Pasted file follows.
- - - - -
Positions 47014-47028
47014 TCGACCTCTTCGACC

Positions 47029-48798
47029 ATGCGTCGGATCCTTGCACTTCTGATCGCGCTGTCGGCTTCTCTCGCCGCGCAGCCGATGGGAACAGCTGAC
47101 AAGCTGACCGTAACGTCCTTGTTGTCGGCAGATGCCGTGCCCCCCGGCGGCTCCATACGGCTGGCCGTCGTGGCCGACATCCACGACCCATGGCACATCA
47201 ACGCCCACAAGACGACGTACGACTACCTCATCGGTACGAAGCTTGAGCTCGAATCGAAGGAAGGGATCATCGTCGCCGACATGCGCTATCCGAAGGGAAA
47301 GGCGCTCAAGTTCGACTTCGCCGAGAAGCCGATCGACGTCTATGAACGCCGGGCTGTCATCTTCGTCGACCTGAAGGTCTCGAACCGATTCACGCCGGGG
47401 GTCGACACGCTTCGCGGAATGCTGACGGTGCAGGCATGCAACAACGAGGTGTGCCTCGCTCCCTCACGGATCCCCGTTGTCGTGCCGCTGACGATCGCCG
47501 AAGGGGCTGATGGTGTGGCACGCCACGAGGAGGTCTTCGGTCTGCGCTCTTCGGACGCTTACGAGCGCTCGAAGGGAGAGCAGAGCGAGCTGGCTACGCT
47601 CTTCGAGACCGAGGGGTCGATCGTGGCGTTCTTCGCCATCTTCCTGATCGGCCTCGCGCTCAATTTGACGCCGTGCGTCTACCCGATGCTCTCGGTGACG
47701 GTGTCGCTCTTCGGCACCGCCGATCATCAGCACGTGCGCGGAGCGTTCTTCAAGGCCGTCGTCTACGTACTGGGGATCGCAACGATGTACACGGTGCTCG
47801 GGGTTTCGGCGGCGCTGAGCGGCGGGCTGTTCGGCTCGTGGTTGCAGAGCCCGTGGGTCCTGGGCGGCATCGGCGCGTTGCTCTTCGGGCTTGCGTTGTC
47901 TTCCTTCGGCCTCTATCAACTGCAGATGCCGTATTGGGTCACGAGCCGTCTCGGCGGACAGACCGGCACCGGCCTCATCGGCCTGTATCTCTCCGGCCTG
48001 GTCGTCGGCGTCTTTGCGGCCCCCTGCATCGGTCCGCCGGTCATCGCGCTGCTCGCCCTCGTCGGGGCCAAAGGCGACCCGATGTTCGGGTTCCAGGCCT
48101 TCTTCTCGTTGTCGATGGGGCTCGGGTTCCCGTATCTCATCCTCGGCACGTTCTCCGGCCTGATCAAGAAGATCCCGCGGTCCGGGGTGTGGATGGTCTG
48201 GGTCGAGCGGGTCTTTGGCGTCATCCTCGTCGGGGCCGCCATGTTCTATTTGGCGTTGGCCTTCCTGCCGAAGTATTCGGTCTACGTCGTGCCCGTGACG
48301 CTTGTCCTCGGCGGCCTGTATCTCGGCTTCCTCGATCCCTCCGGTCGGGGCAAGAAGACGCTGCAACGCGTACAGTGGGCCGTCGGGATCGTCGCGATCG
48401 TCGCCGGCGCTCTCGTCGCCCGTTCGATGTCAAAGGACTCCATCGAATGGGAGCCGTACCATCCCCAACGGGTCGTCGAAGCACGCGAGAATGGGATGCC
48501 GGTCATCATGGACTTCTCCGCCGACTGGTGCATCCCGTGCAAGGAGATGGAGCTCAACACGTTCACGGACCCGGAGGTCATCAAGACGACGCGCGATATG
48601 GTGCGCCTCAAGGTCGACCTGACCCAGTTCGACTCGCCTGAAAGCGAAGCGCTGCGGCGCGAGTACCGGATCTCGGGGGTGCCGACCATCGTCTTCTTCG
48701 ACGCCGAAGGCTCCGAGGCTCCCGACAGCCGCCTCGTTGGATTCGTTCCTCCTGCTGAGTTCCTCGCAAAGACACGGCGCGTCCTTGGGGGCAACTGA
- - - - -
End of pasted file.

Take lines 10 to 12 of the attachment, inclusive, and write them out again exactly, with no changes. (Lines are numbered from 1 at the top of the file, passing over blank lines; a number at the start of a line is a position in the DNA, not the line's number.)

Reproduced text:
47601 CTTCGAGACCGAGGGGTCGATCGTGGCGTTCTTCGCCATCTTCCTGATCGGCCTCGCGCTCAATTTGACGCCGTGCGTCTACCCGATGCTCTCGGTGACG
47701 GTGTCGCTCTTCGGCACCGCCGATCATCAGCACGTGCGCGGAGCGTTCTTCAAGGCCGTCGTCTACGTACTGGGGATCGCAACGATGTACACGGTGCTCG
47801 GGGTTTCGGCGGCGCTGAGCGGCGGGCTGTTCGGCTCGTGGTTGCAGAGCCCGTGGGTCCTGGGCGGCATCGGCGCGTTGCTCTTCGGGCTTGCGTTGTC